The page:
Cars have several blind spots, and one of them is caused by the A-pillar. Yes, the A-pillar especially on the far side of the front passenger compartment blocks the line of sight during a drive. As a result, you may end up getting an unwanted surprise when a pedestrian suddenly appears without you noticing their approach.
Now, Alaina Gassler, a 14-old middle school student from West Grove, Pennsylvania came up with a simple yet quite innovative solution for this blind spot dilemma. She presented her project – dubbed "Improving Automobile Safety by Removing Blind Spots" – during the Broadcom MASTERS (Math, Applied Science, Technology, and Engineering for Rising Stars), a national contest for middle school students organized by the Society for Science and the Public.
Gassler’s project was so innovative that it made her secure the top place in the national contest. Moreover, she brought home the Samueli Foundation Prize for overall STEM (Science, Technology, Engineering and Math) excellence, which was worth $25,000.
The recipe for her blind spot removal system is quite simple – install a webcam and project the image onto the inner A-pillar with a special material. No special sensors and no special glasses or LED installed onto the inner frame. The trick here is the positioning of the projector and the special material that covers the A-pillar.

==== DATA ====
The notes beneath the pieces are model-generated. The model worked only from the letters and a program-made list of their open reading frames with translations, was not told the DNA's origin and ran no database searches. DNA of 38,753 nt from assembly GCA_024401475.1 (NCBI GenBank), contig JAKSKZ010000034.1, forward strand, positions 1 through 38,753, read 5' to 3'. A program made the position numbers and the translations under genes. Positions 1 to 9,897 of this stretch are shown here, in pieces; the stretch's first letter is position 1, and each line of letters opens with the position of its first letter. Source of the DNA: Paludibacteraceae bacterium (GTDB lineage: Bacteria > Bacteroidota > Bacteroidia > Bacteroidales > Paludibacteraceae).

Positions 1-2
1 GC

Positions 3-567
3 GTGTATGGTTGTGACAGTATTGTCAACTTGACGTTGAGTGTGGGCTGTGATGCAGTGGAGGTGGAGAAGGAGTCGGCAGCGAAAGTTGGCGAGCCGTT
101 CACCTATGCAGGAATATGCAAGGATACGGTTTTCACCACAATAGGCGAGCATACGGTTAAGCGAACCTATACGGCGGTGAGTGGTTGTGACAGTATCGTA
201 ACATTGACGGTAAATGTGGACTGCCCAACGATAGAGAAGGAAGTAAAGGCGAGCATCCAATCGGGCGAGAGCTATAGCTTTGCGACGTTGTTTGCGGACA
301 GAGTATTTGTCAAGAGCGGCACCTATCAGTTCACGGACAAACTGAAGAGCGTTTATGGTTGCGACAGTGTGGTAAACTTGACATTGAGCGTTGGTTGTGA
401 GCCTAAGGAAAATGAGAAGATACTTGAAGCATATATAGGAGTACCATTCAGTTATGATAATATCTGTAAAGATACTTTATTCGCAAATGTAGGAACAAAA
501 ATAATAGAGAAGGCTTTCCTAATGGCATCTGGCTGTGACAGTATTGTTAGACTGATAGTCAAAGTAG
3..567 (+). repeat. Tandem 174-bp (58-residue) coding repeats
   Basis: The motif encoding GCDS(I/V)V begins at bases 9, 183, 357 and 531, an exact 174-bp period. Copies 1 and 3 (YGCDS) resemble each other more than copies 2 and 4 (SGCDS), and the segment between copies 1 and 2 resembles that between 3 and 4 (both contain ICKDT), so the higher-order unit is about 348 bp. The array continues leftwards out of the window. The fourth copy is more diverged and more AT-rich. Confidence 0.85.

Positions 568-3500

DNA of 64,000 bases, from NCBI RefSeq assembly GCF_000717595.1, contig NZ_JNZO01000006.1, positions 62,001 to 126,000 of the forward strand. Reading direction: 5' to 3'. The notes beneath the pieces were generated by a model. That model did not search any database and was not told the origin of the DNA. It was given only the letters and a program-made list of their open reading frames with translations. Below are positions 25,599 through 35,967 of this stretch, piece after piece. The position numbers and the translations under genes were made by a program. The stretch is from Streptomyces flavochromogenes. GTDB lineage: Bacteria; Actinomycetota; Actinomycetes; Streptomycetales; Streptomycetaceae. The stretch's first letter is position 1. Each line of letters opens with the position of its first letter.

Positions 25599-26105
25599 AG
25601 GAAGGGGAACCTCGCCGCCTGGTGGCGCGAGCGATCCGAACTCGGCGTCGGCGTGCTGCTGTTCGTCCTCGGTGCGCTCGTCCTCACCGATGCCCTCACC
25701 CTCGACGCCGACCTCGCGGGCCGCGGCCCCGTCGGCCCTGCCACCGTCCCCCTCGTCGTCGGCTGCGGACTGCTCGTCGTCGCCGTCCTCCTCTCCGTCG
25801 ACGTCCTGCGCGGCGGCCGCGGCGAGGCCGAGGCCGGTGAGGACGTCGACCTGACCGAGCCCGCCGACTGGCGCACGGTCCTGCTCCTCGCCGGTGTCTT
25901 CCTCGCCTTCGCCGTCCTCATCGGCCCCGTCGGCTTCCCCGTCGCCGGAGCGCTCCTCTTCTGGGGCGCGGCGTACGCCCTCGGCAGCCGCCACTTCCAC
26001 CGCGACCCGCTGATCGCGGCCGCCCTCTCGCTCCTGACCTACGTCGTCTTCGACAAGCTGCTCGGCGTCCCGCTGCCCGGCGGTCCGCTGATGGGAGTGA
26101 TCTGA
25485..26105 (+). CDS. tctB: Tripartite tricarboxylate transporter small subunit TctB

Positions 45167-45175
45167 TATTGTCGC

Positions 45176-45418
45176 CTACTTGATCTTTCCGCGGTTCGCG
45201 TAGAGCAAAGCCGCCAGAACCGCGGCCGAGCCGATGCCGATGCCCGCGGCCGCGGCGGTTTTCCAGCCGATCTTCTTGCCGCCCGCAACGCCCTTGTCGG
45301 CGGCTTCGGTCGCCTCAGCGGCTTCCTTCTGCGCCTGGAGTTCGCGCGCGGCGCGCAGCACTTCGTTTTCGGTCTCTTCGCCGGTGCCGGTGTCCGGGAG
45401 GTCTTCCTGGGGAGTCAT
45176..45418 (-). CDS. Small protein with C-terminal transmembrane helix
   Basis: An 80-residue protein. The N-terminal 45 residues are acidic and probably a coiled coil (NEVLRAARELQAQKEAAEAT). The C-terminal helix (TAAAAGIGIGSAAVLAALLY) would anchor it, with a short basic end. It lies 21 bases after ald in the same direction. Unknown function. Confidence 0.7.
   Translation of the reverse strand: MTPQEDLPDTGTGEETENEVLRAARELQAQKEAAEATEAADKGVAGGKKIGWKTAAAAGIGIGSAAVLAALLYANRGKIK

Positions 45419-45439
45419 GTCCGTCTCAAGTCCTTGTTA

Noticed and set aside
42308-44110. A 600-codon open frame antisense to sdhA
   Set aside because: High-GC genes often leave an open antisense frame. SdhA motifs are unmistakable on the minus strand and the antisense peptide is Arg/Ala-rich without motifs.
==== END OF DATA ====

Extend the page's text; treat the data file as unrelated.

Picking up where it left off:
Gassler mounted the hardware on the passenger side A-pillar. Then, she attached a projector on the car’s roof just above the driver's seat. The image from the webcam is sent to the projector, which - with the help of a special part - then projects it to the inner A-pillar. Just like magic, the A-pillar seems gone and the driver can now see the spot usually hidden by the frame.
She admits that at first, there were issues with projecting the image onto the A-pillar. So, Gassler used a retro reflective fabric that only reflects light back to the light source. Since the light source – the projector – is positioned just above the driver’s head, only the driver can clearly see the projected image. As for the passengers, they could only see a black piece of fabric.
To be fair, carmakers are already offering a number of blind spot detection systems using sensor devices. These systems usually provide a visual or even audio alert to warn the driver that a vehicle or a person is on the car’s blind spot.
Gassler’s invention, meanwhile, practically removes the blind spot caused by the A-pillar. We are hoping that someday, her innovative invention will find its way onto vehicles built by mainstream automakers.
(via Mashable SEA)